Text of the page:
Our Drift from Apostolic to Pastoral Ministry
Because we changed both the name and meaning of our Lord’s words in Matthew 16:18, our churches have ceased being apostolic and have become largely pastoral. Our primary concern shifted from spreading the gospel and reaching cities to pastoral care.
We measure “church ministry” success largely by attendance and not influence. Pastors and church leaders feel compelled to keep the church plates spinning to fulfill what’s been determined as a successful ministry. This drives pastors and leaders to the brink of godless competition, joyless exhaustion, and career-ending depression.
Jesus never commissioned us to sit within the walls of buildings and “do” church but to engage with culture as the Ekklesia. The Ekklesia was created to take the revelation of Jesus Christ through the Gates of Hades and into the darkest places on Earth.
The Temple, the Synagogue, and the Ekklesia
In the days of Jesus, there were three main institutions in Israel: the temple, the synagogue, and the Ekklesia. Now, most are familiar with the temple and the synagogue but know very little about the Ekklesia. The temple and the synagogue were religious institutions organized to worship and instruct God’s people.
The Ekklesia was not religious but governmental. It was first developed by the Greeks hundreds of years before Christ and expanded by the Romans when they took power. Every city had an Ekklesia.
The Ekklesia had expansive authority in determining the affairs of cities and territories. It functioned as the legal ruling assembly of a city, meeting 40-50 times a year to lead and govern. Ekklesias were regularly summoned to actively participate in legislation, declare war, make peace, negotiate treaties, make alliances, elect officials, and more.
In legal co-operation with the Senate, the Ekklesia had the final decisions in all matters affecting the supreme interests of the state, as war, peace, alliances, treaties, the regulation of army and navy, finances, loans, tributes, duties, prohibition of exports or imports, the introduction of new religious rites and festivals, the awarding of honors and rewards, and the conferring of the citizenship. Concerning the loans and finances, view website of loanago.co.uk if you need cash for emergency use. Be sure to repay on time to avoid a financial issue.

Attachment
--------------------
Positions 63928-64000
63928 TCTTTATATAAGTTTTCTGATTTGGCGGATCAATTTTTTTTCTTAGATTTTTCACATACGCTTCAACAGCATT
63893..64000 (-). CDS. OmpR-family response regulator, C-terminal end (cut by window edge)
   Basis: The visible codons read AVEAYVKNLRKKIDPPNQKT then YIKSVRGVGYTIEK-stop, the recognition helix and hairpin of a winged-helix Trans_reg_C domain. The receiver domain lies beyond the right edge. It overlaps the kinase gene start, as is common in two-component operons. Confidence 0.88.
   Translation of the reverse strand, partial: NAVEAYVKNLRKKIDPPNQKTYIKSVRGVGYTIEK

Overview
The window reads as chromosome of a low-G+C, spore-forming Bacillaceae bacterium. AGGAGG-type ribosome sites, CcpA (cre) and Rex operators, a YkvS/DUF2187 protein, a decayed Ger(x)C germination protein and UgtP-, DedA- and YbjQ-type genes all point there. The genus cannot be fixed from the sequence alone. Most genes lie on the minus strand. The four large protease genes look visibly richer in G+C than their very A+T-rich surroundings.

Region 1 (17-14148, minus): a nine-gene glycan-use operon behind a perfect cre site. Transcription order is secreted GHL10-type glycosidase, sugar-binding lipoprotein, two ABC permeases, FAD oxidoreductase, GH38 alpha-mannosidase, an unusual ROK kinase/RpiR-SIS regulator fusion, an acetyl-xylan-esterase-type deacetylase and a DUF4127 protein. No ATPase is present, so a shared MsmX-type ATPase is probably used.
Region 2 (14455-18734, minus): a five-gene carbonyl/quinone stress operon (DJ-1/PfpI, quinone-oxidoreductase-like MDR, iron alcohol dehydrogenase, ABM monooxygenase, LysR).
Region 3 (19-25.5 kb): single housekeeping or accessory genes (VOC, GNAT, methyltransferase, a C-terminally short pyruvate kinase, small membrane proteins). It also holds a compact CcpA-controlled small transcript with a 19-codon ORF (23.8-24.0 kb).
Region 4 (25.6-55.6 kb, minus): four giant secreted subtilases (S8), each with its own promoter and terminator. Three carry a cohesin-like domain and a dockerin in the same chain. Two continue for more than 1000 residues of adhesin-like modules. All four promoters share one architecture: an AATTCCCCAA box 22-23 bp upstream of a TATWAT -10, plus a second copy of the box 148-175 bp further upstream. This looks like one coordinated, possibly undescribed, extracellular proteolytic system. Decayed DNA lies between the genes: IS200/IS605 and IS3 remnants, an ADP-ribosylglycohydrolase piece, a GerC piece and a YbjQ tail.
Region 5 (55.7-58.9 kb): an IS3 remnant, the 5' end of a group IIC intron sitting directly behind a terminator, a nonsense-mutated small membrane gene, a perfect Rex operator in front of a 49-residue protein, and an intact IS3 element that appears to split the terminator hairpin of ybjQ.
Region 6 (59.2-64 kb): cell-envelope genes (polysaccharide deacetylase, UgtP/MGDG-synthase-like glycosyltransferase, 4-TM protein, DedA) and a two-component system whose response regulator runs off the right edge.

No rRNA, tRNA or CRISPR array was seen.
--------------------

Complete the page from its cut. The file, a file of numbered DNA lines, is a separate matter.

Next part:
In other words, the secular Ekklesia had expansive authority in determining the affairs of their cities and territories. To adequately manage these affairs, the ruling council typically met three to four times a month. 2
Since every Ekklesia governs through Roman rule, its role is to activate and enforce Roman customs and laws ensuring each city looked and acted like Rome itself. Ekklesia’s colonized regions. They were the local ruling expression of Rome, apostolic in nature.
It’s no coincidence that Jesus released the name and function of His divine agency, the Ekklesia, at the Gates of Hades.
He said in Matt. 16:18, “I will build MY Ekklesia.”
What does this mean? Jesus chose the Ekklesia to be and function as His spiritual government, legislating heaven on earth.
The will of our King is to access every dark, demonic gate, freeing people from the kingdom of darkness and ushering them into the kingdom of light.
The Bible says that when Jesus died, He first went through the Gates of Hades himself and plundered it, leaving it powerless. He took the keys of Hades and death gave it to His Ekklesia (Revelation 1:18; Ephesians 4:9-10; Colossians 2:15; Matthew 6:19).
This means the church (Christ’s Ekklesia) has the keys, and the devil does not. The Ekklesia is commissioned to use the keys to access locked gates and reclaim that which is lost (Luke 19:10) again, legislating heaven to earth.
In the next post, I will explore in greater detail what Christ’s Ekklesia is called to do. Let’s just say, for now, that Jesus is passionate about the Ekklesia and has zeal for what He is building. More to come!
1 A Dictionary of Classical Antiquities, Mythology, Religion, Literature and Art By Oskar Seyffer; pg. 203
2 Ekklesia Rising: The Authority of Christ in Communities of Contending Prayer by Dean Briggs pg. 111